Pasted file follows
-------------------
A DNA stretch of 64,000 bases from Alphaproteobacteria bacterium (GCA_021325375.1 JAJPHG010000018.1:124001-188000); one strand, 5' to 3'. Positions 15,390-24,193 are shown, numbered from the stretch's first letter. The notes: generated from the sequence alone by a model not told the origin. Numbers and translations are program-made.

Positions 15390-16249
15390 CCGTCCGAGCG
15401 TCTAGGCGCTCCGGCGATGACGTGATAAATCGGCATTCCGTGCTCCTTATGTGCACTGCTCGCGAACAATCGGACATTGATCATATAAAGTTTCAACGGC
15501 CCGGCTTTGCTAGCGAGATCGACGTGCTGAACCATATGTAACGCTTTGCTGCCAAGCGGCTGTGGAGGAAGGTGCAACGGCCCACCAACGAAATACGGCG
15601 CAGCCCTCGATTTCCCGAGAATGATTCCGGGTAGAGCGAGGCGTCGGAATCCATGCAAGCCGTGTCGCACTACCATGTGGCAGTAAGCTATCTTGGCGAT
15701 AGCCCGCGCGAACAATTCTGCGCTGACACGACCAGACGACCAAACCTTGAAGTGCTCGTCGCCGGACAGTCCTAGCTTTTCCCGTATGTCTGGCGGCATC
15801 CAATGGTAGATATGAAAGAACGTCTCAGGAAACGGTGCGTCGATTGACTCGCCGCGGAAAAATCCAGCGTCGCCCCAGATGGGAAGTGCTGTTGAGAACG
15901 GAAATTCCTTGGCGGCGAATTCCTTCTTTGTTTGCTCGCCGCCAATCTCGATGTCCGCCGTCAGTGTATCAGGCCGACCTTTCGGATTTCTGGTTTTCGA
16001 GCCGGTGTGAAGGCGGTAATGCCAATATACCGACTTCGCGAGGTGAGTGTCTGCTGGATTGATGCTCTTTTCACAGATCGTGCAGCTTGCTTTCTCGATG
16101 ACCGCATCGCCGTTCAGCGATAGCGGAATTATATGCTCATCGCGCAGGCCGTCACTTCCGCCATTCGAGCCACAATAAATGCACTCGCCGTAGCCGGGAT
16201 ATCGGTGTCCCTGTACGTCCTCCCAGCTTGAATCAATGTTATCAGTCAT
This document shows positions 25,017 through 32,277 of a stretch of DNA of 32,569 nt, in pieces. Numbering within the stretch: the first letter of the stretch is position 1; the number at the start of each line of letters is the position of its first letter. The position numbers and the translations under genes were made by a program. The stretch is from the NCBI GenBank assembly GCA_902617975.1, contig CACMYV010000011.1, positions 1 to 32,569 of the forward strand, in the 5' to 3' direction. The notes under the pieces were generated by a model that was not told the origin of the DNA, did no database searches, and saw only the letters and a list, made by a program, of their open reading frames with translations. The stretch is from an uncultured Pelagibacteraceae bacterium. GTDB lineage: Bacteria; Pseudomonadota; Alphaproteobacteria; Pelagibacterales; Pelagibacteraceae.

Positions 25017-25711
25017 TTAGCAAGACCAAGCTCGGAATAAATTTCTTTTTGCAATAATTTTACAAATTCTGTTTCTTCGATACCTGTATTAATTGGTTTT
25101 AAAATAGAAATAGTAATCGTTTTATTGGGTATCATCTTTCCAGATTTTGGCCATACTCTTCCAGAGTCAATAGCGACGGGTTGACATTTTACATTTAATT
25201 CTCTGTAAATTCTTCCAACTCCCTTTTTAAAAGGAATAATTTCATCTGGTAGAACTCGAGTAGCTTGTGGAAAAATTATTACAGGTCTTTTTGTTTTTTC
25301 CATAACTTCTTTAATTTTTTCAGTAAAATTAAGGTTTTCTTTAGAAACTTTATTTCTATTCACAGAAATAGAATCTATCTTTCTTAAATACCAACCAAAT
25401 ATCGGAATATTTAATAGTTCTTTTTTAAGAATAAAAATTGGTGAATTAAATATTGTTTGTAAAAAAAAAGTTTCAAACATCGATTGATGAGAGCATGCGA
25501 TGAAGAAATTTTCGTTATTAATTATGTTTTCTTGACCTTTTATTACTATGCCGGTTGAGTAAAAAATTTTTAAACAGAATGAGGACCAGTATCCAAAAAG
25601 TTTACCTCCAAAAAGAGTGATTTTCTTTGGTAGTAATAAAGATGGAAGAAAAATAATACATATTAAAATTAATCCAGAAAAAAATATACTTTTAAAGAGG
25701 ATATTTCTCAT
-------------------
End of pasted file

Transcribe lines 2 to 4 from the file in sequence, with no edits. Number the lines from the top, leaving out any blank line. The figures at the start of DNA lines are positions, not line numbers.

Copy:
Positions 15390-16249
15390 CCGTCCGAGCG
15401 TCTAGGCGCTCCGGCGATGACGTGATAAATCGGCATTCCGTGCTCCTTATGTGCACTGCTCGCGAACAATCGGACATTGATCATATAAAGTTTCAACGGC